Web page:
LinkedIn can be your next source of employment. No, I’m not kidding. LinkedIn is a social networking website built for professionals offering employment opportunities and a chance to know renowned people from their field.
Well, the 1st post discussed the basic features of LinkedIn and what the social networking website was all about. If you haven’t read the 1st article, now would be a good time to read it in a new tab by clicking here.

In this post, I will discuss how LinkedIn is supposed to work and how you can tweak (or try to) your profile to get the most out of it.

1. LinkedIn is a social networking website

LinkedIn declares itself as a social networking website for the professionals. As soon as we hear the term social networking, people often misinterpret it as a website where they can like pictures, comment on them, share their thoughts and join pages that don’t mean anything. To break the ice, LinkedIn is not about that. It is a website where people should meet other people from their professional fields or other areas of interest. For example, being a database administrator, I would like to meet other database administrators or people working in Oracle, PostgreSQL, etc.; and if I’m lucky, even get to add a few people from the HR department of these companies to my list of connections.

So let’s get this clear – LinkedIn is a website where you can find like minded people with whom you can share your thoughts and potential employment opportunities. For example, I have done a certification in Oracle database administration, so I would like to add HR representatives of Oracle, people working at Oracle and Oracle’s group on LinkedIn.  How does this benefit me? Well, I get to know about genuine job postings, insights to the company, latest development tools and products that they are working on.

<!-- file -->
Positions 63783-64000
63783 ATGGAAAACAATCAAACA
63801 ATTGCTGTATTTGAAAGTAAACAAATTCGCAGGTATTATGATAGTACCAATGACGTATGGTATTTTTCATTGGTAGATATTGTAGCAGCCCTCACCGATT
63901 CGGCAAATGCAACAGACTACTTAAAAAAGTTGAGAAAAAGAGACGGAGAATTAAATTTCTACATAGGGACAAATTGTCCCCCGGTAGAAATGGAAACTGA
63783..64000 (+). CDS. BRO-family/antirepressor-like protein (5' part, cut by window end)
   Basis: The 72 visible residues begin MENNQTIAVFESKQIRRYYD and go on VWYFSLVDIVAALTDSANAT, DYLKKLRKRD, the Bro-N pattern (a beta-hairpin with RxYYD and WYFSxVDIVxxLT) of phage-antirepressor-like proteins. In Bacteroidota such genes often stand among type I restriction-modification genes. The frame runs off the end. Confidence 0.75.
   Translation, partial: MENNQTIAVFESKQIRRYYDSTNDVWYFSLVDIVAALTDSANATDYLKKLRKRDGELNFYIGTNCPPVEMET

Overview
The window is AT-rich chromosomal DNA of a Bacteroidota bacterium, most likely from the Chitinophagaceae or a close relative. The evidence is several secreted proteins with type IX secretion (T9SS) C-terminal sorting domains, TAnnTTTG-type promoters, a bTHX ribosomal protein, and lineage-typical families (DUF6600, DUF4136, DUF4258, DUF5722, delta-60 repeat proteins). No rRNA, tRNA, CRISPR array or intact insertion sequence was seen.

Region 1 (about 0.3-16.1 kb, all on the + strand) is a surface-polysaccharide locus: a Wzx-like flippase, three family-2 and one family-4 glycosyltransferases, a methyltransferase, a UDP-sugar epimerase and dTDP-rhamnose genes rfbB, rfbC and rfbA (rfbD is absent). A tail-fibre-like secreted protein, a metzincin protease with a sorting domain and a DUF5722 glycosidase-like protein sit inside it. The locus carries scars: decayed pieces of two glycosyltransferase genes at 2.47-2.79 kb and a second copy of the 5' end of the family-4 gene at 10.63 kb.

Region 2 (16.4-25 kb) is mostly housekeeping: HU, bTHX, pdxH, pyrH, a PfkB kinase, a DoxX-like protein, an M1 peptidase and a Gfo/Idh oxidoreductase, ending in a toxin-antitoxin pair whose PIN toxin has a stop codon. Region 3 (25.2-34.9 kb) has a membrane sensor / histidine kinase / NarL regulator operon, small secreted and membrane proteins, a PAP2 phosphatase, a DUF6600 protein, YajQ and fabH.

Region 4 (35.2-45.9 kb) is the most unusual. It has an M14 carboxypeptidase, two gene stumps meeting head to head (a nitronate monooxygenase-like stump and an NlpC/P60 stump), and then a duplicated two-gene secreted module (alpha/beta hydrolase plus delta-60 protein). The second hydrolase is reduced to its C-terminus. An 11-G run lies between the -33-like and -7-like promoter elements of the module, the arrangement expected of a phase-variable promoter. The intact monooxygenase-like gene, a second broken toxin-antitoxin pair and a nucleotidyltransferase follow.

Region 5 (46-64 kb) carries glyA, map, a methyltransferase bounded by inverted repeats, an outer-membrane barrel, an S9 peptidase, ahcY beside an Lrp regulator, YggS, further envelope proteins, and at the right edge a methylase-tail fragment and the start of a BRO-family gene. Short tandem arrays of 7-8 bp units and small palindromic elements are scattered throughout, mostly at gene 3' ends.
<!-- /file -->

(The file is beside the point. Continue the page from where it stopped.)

However, LinkedIn suggests that I should not add people I don’t know. I choose to disagree. Imagine this – If I don’t add people I don’t know, how will I get to know them better? If you are an employer who wants to recruit new people to his/her team and I am a student seeking employment and have all the necessary skills that match the profile provided by your company, what is the harm in adding you as my connection for the job opportunity? And to be honest, it is impossible to know more than 200 (just a rough estimate) people with whom you are constantly in touch with.

2. Maximizing your profile

Like I discussed in Part 1 of this 2 part series on LinkedIn working to your benefit, there are a variety of features offered by the website. To get the most out of your profile, these features should be explored to their maximum potential. Let’s go through each of them one-by-one, learning how to tweak them to our benefit.

A) Complete your profile – Add your name, display picture, hobbies/interests, additional information, skills, expertise, awards (if any) and certifications (if you have any).

Completing all these fields mentioned above adds up in the end. If an employer happens to come across your profile, the 1st thing they’ll notice is your display picture, which makes a profile personalized and genuine at the same time. Then the number of connections (I’ll discuss this as a separate point later), followed by your skills, expertise, etc.

B) Make connections – Add as many people to your connection as you can. Whatever your profession is, there are thousands of people on LinkedIn having the same profile as yours… Add them. The more your connections, the more job opportunities you see in your feed.

An easy way of adding connections is by heading over to the ‘PEOPLE YOU MAY KNOW’ section of LinkedIn. This can be accessed in your home page of linked and the section can be found on the top right part of your home screen, below the search option.